The drive up Little Cottonwood Canyon has become a staple in my life., Working for the Bird for nearly a decade, the seven-mile stretch of scenic beauty always raises my energy level. On a late September evening, I make the commute once again––this time to witness the 20th film by Colorado-based Matchstick Productions. Aptly titled, Superheroes of Stoke, the movie represents the culmination of many years of progression and cinematography.
The crowd is electric as Freeski World Tour announcer Franki Alisuag introduces the flick and initiates the perennial Swagfest. His voice permeates the ballroom as the team of product chuckers hurls free gear out to the audience. A girl sitting across the aisle from me nearly gets knocked out by a rogue sweater, and I am thankful they aren’t tossing out skis and poles.
Moments later, the room goes dark and the shredding begins. The ensuing action is all you would expect from a big budget company. Helicopters dropping off eager skiers atop a huge Alaskan face on a perfectly bluebird day get everyone’s adrenaline pumping and the crowd erupts.
The premise of this film chronicles the ascendance of the sport and the colorful cast of talent that make the impossible possible. The O.G. superheroes like Dean Cummings, Doug Coombs and Mike Douglas show off their skills and perform acrobatic feats on skis longer than your couch. 360’s and hip-checks off forty-foot cliffs were all the rage in the early nineties, and they set the stage for the next generation of stoke.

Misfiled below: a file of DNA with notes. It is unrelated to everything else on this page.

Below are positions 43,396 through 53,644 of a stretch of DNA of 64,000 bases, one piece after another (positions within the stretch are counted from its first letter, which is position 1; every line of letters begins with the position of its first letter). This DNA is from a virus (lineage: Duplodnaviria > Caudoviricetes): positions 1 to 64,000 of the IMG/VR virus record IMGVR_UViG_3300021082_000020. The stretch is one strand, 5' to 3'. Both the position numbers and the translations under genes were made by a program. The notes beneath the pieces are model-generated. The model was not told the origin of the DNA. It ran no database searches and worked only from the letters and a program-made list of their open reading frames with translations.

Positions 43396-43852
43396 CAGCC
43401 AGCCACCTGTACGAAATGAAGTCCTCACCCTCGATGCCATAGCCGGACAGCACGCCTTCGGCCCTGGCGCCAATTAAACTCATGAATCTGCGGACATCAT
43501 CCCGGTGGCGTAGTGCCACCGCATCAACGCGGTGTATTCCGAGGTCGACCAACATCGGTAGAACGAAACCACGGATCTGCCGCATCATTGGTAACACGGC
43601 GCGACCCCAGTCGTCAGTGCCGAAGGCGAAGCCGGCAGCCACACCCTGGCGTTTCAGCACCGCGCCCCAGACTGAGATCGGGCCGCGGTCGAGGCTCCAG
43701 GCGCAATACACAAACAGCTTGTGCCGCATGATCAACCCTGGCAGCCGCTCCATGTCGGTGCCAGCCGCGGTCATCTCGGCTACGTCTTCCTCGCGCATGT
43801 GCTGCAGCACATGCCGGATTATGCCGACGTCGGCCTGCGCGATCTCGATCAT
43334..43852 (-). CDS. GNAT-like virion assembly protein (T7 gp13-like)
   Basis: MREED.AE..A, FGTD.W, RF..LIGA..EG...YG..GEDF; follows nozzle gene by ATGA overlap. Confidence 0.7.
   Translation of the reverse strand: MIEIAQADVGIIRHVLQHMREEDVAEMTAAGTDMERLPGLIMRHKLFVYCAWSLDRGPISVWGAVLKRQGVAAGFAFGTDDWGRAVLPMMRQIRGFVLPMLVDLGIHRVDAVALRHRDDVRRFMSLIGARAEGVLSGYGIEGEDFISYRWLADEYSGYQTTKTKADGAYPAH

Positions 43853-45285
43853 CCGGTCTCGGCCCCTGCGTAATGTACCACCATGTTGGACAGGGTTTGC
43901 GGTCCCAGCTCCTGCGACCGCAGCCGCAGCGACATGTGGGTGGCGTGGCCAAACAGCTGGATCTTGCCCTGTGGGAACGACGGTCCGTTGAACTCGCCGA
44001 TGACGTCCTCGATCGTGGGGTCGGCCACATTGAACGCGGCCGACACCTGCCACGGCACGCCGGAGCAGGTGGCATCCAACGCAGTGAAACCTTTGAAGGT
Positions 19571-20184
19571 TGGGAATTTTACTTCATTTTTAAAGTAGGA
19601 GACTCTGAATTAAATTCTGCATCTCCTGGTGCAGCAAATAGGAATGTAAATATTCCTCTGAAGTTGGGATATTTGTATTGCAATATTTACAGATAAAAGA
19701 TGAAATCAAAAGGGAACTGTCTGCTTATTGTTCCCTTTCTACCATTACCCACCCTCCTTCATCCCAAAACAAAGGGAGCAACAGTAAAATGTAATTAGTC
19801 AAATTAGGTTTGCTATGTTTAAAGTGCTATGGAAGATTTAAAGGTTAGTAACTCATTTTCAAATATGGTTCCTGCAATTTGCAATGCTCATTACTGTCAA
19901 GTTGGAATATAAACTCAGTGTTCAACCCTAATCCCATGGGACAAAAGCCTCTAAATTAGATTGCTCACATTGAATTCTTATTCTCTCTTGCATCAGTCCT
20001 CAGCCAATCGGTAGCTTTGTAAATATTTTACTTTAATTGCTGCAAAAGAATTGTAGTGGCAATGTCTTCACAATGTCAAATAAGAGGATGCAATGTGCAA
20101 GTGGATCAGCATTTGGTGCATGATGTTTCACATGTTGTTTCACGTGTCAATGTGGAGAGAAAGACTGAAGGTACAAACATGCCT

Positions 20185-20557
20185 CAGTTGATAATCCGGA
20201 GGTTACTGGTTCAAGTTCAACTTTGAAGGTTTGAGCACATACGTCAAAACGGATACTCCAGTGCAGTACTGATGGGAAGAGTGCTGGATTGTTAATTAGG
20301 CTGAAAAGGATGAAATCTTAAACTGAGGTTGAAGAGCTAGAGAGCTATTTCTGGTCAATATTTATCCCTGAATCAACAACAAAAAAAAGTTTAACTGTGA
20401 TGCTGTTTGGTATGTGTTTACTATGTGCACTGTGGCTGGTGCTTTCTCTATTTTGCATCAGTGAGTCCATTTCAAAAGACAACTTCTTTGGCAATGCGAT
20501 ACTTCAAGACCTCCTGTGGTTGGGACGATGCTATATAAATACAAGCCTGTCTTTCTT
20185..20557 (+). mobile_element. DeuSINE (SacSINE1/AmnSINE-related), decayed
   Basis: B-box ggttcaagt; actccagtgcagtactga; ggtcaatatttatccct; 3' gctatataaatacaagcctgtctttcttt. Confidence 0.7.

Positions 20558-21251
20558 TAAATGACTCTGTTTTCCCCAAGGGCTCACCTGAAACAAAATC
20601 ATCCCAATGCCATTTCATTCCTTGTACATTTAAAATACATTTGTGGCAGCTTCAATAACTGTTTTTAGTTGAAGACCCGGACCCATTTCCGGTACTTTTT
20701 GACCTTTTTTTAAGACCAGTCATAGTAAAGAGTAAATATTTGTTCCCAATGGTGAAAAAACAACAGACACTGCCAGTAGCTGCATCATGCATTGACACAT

Transitioning back and forth between old 16mm reels and the new HD, 10,000-frames-per-second mayhem of today’s cameras, gives a deep appreciation for how the sport has evolved. To see a young athlete like Sean Petit or Richard Permin huck a cornice, land switch, and then proceed to gnarlschralp a 45-degree slope is breathtaking. At the other end of the spectrum, you have the powder monsters Mark Abma and local hero Leo Ahrens tearing up the trees of Whistler and getting lost in unfathomably deep snow. The invention of the stomp, the straightline and the pervasive tomahawk are also profiled as the progression unfolds before our eyes. Just as the intensity peaks, the mood towns back down and a tribute to the fallen brings us all back to reality. Smiles from those we’ve lost take the screen and we are reminded of the ever-present danger that comes along with these moments of joy. Sarah Burke, C.R. Johnson and Shane McConkey all had a profound impact on skiing, and we remember their spirit and all the work they put into their profession.
A well produced and over-the-top cinematic experience, this one needs to be added to the collection. Check out more of the stoke at skimovie.com.